This Thanksgiving, here’s how to avoid politics and have a ‘controversy-free’ time with your loved ones

This Thanksgiving, here’s how to avoid politics and have a ‘controversy-free’ time with your loved ones

Politics
This fall has been a record-breaking one for politics. Almost half of Americans of voting age cast ballots in the midterm elections this year – the highest turnout since 1914, before women could vote. We elected the first Muslim and Native American women into Congress and the first openly-gay governor. But let me give you some advice: This Thanksgiving, put politics aside.Politics at the dinner table can be a risky subject, but even more so on Thanksgiving, when six in 10 Americans say they dread the topic coming up. Politics is divisive, and it’s the issue most likely to cause a fight on Thanksgiving. On top of that, as Nobel Prize-winning behavioral economist Daniel Kahneman points out, the chance of you being able to change someone’s mind on a ...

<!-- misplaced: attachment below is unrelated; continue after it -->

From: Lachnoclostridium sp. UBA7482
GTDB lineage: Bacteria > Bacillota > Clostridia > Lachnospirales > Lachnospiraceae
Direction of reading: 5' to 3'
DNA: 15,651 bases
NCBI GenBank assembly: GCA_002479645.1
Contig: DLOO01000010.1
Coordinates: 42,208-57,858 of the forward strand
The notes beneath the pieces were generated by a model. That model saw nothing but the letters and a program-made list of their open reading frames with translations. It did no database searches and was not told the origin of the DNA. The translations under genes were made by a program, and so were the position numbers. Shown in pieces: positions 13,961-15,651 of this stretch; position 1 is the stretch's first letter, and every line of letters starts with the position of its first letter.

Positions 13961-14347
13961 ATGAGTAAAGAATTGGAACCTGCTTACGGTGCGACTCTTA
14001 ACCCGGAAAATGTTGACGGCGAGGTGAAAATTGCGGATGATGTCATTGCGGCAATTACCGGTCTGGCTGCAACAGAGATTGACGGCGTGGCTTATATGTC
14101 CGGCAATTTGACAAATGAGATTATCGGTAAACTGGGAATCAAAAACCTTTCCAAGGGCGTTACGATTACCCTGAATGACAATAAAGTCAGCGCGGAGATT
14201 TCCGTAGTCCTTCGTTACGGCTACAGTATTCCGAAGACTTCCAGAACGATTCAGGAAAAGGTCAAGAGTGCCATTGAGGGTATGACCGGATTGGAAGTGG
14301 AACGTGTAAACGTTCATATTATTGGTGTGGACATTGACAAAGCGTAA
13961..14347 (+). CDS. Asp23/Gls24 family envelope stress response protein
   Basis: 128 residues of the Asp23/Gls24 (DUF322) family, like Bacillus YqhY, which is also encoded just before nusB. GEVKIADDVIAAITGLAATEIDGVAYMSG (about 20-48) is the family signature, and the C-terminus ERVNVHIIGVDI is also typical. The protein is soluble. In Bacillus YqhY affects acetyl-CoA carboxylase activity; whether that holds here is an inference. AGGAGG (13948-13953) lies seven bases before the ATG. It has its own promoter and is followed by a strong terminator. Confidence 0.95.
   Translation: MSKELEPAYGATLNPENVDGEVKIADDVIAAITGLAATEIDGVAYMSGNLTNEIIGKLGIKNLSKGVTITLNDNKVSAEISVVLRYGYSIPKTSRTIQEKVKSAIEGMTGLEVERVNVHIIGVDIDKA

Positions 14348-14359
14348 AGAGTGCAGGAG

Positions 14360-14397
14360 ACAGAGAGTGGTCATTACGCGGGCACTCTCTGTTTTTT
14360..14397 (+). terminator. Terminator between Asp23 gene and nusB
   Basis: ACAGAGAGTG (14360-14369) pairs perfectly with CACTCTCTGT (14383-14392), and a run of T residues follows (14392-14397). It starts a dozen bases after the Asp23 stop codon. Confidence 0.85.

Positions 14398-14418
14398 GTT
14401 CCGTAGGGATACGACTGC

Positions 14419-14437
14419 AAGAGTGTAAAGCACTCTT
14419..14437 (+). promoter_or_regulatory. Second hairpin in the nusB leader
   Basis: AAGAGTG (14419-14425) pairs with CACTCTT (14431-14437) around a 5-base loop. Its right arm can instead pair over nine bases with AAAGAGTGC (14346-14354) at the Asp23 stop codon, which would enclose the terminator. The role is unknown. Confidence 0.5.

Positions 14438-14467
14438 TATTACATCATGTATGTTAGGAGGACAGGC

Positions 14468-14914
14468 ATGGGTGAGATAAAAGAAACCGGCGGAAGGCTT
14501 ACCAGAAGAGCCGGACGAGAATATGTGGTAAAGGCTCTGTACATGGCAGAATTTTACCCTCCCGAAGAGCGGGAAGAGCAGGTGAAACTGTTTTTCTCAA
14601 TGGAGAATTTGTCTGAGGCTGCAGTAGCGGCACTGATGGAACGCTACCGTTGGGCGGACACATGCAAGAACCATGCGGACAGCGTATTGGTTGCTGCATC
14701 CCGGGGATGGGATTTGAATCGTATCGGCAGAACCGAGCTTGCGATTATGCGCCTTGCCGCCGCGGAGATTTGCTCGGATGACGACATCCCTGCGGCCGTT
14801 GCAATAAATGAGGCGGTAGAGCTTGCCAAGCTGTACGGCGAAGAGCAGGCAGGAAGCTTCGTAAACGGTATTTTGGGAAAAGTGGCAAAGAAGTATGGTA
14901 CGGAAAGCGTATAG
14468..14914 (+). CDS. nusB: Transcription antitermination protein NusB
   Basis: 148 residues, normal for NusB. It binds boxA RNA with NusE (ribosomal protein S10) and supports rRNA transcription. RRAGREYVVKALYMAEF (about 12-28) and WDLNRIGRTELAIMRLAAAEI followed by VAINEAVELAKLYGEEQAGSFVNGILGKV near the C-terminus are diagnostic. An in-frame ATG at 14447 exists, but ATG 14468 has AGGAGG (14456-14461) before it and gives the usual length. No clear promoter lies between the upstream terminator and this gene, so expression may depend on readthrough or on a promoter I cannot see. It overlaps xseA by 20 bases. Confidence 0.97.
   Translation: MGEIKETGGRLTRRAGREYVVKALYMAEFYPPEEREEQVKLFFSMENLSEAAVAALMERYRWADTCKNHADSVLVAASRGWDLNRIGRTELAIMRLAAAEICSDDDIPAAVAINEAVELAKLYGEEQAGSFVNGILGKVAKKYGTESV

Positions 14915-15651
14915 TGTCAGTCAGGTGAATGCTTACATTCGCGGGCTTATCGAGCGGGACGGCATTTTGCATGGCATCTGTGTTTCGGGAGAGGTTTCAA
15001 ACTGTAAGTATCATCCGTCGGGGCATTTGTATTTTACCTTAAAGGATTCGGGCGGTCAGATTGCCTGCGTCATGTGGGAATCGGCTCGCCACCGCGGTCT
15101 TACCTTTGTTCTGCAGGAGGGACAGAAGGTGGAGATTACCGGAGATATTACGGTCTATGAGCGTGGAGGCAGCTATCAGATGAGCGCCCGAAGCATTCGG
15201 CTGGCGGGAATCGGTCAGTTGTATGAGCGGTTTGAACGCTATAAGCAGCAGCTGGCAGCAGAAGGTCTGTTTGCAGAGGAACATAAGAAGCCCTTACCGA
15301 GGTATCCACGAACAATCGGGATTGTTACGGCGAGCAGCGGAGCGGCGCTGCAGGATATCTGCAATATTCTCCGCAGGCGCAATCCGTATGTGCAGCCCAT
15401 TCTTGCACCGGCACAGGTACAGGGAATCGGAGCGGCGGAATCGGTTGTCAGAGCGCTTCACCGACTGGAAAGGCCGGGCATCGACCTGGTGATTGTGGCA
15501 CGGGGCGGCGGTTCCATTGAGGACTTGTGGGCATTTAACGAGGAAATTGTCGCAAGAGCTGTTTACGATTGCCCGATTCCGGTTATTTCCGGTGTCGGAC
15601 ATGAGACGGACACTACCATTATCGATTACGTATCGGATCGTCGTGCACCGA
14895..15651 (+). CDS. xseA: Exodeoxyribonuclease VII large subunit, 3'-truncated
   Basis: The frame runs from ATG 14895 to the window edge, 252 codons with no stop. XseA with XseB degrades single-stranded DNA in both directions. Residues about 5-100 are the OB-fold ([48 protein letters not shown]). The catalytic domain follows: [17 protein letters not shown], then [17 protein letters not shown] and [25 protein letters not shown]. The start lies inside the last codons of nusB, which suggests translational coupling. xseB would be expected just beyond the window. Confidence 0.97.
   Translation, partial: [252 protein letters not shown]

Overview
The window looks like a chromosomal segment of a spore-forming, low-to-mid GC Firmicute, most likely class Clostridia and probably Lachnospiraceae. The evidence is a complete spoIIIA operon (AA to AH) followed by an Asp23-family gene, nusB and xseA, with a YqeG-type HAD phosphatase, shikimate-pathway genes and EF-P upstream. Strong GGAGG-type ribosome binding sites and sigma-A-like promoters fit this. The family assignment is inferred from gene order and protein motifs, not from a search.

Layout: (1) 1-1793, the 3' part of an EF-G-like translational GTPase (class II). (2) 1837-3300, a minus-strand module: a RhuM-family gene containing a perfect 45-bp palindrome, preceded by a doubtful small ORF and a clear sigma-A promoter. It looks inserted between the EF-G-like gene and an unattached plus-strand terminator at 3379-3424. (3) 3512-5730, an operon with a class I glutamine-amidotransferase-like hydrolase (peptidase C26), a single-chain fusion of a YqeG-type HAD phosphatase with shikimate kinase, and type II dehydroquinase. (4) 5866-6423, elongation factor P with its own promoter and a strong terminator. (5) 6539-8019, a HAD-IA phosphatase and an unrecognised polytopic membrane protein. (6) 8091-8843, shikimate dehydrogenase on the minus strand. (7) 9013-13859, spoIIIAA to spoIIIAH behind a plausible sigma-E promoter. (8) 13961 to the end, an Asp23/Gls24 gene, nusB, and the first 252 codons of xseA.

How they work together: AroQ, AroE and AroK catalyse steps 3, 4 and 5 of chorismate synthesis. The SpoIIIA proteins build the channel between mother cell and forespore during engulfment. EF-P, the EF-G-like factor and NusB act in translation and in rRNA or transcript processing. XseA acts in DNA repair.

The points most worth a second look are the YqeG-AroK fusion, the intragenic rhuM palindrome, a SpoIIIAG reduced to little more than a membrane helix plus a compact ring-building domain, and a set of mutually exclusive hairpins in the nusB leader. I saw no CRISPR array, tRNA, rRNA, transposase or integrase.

On Politics: Trump Says He Won’t Sit With Mueller

Politics
Supported byOn Politics: Trump Says He Won’t Sit With MuellerNov. 19, 2018Good Monday morning. Here are some of the stories making news in Washington and politics today._____________________• President Trump said in an interview aired on Fox News on Sunday that he most likely would not sit for an interview with the special counsel, Robert Mueller, saying, “We’ve wasted enough time on this witch hunt and the answer is, probably, we’re finished.” Read what else he said.• As evidence piles up pointing to the Saudi crown prince’s responsibility in the killing of Jamal Khashoggi, Mr. Trump has only hardened his refusal to concede that the prince had a hand in the crime. Read why.• As much as some House Democrats say they want to shake up the pa...